Some say volatility, rather than debt, is the best way to think about risk as an investor, but Warren Buffett famously said that ‘Volatility is far from synonymous with risk.’ So it seems the smart money knows that debt – which is usually involved in bankruptcies – is a very important factor, when you assess how risky a company is. As with many other companies Hengan International Group Company Limited (HKG:1044) makes use of debt. But should shareholders be worried about its use of debt?
Why Does Debt Bring Risk?
Generally speaking, debt only becomes a real problem when a company can’t easily pay it off, either by raising capital or with its own cash flow. If things get really bad, the lenders can take control of the business. However, a more common (but still painful) scenario is that it has to raise new equity capital at a low price, thus permanently diluting shareholders. Having said that, the most common situation is where a company manages its debt reasonably well – and to its own advantage. When we examine debt levels, we first consider both cash and debt levels, together.
Our analysis indicates that 1044 is potentially overvalued!
What Is Hengan International Group’s Debt?
The chart below, which you can click on for greater detail, shows that Hengan International Group had CN¥22.9b in debt in June 2022; about the same as the year before. But it also has CN¥24.5b in cash to offset that, meaning it has CN¥1.63b net cash.
How Healthy Is Hengan International Group’s Balance Sheet?
We can see from the most recent balance sheet that Hengan International Group had liabilities of CN¥24.8b falling due within a year, and liabilities of CN¥2.31b due beyond that. On the other hand, it had cash of CN¥24.5b and CN¥4.89b worth of receivables due within a year. So it actually has CN¥2.26b more liquid assets than total liabilities.
This short term liquidity is a sign that Hengan International Group could probably pay off its debt with ease, as its balance sheet is far from stretched. Succinctly put, Hengan International Group boasts net cash, so it’s fair to say it does not have a heavy debt load!
The modesty of its debt load may become crucial for Hengan International Group if management cannot prevent a repeat of the 32% cut to EBIT over the last year. When it comes to paying off debt, falling earnings are no more useful than sugary sodas are for your health. When analysing debt levels, the balance sheet is the obvious place to start. But ultimately the future profitability of the business will decide if Hengan International Group can strengthen its balance sheet over time. So if you’re focused on the future you can check out this free report showing analyst profit forecasts.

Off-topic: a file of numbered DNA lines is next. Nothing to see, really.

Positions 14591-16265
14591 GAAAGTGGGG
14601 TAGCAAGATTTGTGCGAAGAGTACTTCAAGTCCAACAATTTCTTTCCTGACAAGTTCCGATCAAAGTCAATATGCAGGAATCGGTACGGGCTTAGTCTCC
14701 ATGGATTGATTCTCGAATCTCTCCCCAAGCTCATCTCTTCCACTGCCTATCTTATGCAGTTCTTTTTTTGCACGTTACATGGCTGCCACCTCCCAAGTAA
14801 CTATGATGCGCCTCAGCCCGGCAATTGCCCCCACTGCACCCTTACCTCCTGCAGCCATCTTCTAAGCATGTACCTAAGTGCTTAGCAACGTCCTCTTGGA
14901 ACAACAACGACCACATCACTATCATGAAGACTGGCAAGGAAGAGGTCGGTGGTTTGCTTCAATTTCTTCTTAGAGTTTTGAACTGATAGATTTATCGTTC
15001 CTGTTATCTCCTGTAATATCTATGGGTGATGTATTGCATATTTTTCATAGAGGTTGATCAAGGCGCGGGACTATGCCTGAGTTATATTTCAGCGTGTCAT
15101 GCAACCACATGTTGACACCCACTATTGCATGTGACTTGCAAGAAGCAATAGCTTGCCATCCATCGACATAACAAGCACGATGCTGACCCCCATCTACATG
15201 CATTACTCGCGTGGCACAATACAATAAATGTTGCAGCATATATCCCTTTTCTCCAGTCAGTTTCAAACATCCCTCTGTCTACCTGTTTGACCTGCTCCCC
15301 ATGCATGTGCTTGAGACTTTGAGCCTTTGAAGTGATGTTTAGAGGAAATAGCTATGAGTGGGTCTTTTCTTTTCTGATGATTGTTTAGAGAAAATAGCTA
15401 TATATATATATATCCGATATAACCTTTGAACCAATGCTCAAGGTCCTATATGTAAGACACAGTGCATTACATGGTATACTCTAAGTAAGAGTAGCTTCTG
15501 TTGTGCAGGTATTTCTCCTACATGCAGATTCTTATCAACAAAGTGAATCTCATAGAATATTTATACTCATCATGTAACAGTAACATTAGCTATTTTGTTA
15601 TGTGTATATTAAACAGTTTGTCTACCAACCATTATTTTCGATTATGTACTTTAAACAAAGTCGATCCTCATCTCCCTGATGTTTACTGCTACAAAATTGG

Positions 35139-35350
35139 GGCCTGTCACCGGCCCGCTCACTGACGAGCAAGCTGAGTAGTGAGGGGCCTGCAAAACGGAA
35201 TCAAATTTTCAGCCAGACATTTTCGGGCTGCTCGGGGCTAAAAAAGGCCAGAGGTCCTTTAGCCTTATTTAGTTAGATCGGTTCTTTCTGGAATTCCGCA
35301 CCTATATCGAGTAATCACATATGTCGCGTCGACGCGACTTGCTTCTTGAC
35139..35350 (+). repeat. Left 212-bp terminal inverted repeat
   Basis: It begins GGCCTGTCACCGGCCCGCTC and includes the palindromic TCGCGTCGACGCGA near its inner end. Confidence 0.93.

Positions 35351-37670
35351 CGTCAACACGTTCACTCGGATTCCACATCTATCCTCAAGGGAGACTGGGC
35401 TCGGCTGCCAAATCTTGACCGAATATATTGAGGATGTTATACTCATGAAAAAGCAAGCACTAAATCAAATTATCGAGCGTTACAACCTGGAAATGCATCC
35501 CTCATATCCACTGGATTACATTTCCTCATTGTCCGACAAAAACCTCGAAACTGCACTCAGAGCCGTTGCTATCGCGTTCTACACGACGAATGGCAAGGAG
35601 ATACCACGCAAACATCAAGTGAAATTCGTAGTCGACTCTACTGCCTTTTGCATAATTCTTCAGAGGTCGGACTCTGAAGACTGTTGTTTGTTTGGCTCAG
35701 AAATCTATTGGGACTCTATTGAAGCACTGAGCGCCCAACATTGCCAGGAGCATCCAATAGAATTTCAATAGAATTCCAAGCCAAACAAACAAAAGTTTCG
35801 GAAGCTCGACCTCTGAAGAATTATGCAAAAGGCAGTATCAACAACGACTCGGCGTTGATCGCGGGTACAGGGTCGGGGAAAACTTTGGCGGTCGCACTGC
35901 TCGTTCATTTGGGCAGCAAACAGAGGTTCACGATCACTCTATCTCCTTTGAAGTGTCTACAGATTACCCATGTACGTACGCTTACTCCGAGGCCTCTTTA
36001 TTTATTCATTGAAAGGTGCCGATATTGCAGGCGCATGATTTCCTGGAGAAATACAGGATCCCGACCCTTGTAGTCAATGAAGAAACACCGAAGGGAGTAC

Finally, a business needs free cash flow to pay off debt; accounting profits just don’t cut it. While Hengan International Group has net cash on its balance sheet, it’s still worth taking a look at its ability to convert earnings before interest and tax (EBIT) to free cash flow, to help us understand how quickly it is building (or eroding) that cash balance. During the last three years, Hengan International Group generated free cash flow amounting to a very robust 90% of its EBIT, more than we’d expect. That puts it in a very strong position to pay down debt.
While it is always sensible to investigate a company’s debt, in this case Hengan International Group has CN¥1.63b in net cash and a decent-looking balance sheet. The cherry on top was that in converted 90% of that EBIT to free cash flow, bringing in CN¥3.7b. So we are not troubled with Hengan International Group’s debt use. When analysing debt levels, the balance sheet is the obvious place to start. But ultimately, every company can contain risks that exist outside of the balance sheet. Be aware that Hengan International Group is showing 2 warning signs in our investment analysis , you should know about…
When all is said and done, sometimes its easier to focus on companies that don’t even need debt. Readers can access a list of growth stocks with zero net debt 100% free, right now.
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This article by Simply Wall St is general in nature. We provide commentary based on historical data and analyst forecasts only using an unbiased methodology and our articles are not intended to be financial advice. It does not constitute a recommendation to buy or sell any stock, and does not take account of your objectives, or your financial situation. We aim to bring you long-term focused analysis driven by fundamental data. Note that our analysis may not factor in the latest price-sensitive company announcements or qualitative material. Simply Wall St has no position in any stocks mentioned.